Fund platforms will invariably play a central role in the expansion of the industry’s distribution strategy in the next few years. As it stands, there is a great deal of complexity within distribution channels; technical order routing platforms, country-specific direct and indirect agents, and differing investor identification processes all compound the incomprehensibility of the distribution process. Fund platforms are becoming increasingly popular with certain market segments, as the distribution platforms they offer allow a single account to invest into multiple investment funds (fund supermarkets). We do not exclude the possibility that new actors, such as online shopping platforms, will start distributing funds, similar to what has already happened in China, where Alipay is distributing money market funds. Some asset managers are considering setting up JVs with tech firms, with a view to rethinking their distribution technology tools.
Luxembourg service providers provide all types of solutions to these issues, supporting distribution channels and distributors globally. Market experts facilitate truly global distribution, targeting retail and institutional investors alike throughout the world. As a central hub for cross-border distribution to more than 70 countries, Luxembourg concentrates specialist knowledge of distributor due diligence, both initial and ongoing. All of this adds to our bullish outlook for the fund distribution industry over the next few years and will ensure third-party fund distribution will continue to thrive in the coming decade.
SÉBASTIEN CHAKER, EXECUTIVE DIRECTOR, UBS FONDCENTER, ASIA-PACIFIC
Third-party fund distribution has been embedded in most Asian countries for many years and accounts for over 75% of retail fund distribution in markets like Hong Kong, Singapore and Taiwan. Fund distribution will continue to grow in this region in the next few years, driven by regional wealth creation, the growth of private retirement plans and the advent of new digital distribution solutions. In addition, new countries previously closed to cross-border funds distribution, such as Thailand, are gradually opening up. This will further increase third-party funds distribution in the region.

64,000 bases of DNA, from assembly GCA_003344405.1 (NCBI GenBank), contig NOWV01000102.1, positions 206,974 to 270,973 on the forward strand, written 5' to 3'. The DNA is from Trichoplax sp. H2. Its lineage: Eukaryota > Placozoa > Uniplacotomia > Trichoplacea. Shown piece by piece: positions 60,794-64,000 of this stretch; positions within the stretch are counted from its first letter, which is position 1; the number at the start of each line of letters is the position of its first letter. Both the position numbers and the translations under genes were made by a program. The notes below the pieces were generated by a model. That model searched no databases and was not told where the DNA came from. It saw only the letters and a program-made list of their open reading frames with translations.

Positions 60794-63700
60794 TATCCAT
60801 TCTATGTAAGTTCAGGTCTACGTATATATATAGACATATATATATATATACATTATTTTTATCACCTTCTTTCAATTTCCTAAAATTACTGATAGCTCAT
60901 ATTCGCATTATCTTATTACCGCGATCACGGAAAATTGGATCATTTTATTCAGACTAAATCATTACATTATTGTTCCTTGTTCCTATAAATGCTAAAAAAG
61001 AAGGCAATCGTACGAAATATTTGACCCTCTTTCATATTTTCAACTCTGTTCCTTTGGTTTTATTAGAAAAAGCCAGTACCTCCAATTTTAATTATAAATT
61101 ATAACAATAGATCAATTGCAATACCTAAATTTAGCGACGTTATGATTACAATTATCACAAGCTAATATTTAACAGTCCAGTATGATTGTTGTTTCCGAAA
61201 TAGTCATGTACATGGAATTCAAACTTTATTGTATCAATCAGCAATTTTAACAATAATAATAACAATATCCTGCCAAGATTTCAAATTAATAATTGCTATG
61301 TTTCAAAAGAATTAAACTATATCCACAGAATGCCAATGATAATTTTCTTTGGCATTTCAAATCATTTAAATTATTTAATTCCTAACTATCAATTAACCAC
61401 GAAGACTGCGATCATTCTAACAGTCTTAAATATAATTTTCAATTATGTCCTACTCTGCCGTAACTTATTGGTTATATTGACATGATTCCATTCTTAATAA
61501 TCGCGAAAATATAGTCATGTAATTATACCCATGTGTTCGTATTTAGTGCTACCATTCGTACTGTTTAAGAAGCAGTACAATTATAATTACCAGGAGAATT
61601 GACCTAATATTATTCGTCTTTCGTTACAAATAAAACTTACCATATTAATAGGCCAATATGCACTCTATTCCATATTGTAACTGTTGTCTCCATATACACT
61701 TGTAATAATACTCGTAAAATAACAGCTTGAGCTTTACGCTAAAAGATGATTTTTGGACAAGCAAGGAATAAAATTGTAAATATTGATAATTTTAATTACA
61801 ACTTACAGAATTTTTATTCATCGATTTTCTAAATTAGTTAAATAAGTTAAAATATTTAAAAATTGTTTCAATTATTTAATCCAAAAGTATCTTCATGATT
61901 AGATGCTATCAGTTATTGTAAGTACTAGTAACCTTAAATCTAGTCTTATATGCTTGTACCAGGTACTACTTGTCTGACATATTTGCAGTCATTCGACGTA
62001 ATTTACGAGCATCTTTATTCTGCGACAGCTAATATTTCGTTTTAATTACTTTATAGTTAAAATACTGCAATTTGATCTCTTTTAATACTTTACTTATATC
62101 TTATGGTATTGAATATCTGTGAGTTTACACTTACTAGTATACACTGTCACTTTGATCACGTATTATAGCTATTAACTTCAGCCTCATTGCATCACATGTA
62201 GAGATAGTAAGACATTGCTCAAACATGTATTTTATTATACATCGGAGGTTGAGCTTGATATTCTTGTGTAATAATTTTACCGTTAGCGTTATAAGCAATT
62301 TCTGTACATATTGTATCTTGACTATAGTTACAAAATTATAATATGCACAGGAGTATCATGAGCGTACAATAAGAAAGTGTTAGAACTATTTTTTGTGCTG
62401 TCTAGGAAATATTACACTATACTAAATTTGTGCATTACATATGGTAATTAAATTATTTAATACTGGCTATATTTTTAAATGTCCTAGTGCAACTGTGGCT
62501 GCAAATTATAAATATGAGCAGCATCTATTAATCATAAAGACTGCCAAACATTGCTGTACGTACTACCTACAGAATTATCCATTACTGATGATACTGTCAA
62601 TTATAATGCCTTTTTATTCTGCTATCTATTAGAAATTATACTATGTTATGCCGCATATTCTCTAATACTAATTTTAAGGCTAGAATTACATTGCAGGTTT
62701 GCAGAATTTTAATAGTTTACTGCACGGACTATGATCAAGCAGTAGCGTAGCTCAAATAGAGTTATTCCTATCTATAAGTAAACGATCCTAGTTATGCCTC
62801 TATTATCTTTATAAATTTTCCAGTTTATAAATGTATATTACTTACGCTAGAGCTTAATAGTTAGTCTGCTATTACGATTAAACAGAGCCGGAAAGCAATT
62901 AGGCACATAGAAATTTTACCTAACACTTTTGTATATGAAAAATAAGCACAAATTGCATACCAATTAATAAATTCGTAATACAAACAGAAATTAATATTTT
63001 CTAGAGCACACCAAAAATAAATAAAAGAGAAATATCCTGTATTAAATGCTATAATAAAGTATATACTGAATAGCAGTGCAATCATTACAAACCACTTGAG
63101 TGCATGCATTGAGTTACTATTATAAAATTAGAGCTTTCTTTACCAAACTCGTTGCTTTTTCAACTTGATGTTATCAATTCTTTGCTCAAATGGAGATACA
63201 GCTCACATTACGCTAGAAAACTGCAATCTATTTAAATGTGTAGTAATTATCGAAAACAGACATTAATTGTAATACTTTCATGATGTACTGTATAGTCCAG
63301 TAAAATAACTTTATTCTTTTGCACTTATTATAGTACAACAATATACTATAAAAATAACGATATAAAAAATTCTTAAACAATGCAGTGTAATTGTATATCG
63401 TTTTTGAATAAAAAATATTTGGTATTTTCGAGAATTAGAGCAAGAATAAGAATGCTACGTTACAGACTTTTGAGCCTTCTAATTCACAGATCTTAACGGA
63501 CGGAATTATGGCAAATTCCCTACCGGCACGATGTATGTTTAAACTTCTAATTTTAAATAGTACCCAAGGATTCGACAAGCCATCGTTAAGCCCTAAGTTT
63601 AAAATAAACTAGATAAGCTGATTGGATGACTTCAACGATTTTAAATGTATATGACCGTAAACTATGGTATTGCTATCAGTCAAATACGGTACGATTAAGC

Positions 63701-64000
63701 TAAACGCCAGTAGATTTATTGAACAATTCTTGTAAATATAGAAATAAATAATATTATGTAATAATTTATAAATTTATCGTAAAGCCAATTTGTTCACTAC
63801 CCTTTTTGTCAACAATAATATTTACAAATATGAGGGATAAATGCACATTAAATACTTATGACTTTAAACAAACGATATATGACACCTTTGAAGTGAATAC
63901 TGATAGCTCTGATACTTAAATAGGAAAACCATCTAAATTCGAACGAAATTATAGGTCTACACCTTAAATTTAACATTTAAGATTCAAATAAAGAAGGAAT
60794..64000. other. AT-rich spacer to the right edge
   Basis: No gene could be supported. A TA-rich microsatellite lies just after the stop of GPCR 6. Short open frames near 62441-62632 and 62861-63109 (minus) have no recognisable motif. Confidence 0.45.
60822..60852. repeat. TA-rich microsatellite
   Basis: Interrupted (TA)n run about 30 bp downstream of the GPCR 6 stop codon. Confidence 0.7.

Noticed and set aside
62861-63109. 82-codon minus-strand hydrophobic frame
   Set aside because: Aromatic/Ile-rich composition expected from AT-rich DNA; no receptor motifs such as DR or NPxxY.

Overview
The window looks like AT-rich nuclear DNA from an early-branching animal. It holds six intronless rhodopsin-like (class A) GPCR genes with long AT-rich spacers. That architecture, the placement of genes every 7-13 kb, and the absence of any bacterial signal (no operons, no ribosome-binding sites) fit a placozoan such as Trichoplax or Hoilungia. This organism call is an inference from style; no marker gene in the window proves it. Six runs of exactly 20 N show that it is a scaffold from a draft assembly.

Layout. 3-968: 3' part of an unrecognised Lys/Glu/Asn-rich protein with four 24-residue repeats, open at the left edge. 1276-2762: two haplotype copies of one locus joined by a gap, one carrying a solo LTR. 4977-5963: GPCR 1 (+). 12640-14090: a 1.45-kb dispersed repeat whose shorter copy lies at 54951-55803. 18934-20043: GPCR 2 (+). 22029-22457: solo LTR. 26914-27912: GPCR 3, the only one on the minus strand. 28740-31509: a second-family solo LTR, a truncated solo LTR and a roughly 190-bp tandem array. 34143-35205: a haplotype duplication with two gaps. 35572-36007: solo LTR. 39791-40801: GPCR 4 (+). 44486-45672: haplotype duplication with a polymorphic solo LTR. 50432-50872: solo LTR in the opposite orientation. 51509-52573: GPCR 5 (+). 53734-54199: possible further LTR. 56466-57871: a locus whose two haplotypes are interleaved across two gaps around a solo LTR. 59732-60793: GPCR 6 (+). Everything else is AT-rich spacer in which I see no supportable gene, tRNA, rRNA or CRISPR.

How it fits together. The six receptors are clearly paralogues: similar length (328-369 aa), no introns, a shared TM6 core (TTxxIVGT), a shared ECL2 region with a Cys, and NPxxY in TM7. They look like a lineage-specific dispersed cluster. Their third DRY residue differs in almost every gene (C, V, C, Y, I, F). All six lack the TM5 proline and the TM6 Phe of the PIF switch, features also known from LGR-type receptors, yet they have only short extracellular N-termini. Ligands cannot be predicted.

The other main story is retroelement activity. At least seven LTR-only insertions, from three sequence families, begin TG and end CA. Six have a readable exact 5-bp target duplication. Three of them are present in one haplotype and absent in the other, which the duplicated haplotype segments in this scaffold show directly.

The consolidation of wholesale fund platforms started several years ago. Today, there are less than a handful of global fund platforms operating alongside smaller local or regional platforms. We believe this consolidation will continue as fund distribution continues to grow in complexity. This, as a result, requires fund platforms to significantly increase IT and technology budget to deliver services that help customers automate, comply with regulations and remain competitive. In Asia, specifically, increasing regulatory requirements such as product due diligence, fund suitability and fee transparency have driven fund distribution costs up and forced distributors and fund providers to look for tech-based solutions to mitigate compliance risk and reduce operational costs. Only fund platforms with sufficient scale and expertise will be able to sustain these large investments to develop new value-added services required to stay relevant in this space.
Our mission is to make fund distribution more efficient, faster and cheaper and allow our customers to focus on their core activities (i.e. investments and advice). We provide fund distributors and fund providers with a marketplace which streamlines communication and interactions across the entire fund distribution spectrum – by integrating external service providers and developing digital solutions that help our customers reduce costs, scale their business and ease their regulatory burden.
MARGARET HARWOOD-JONES, MANAGING DIRECTOR, GLOBAL HEAD OF SECURITIES SERVICES, STANDARD CHARTERED BANK
Utilisation of fund platforms has grown in Asia over the past few years and we expect this trend to continue, with platforms remaining a priority as a distribution channel within the region. It is noteworthy that fund platforms have been adopted in different ways by investors, market players and market infrastructure entities in different jurisdictions.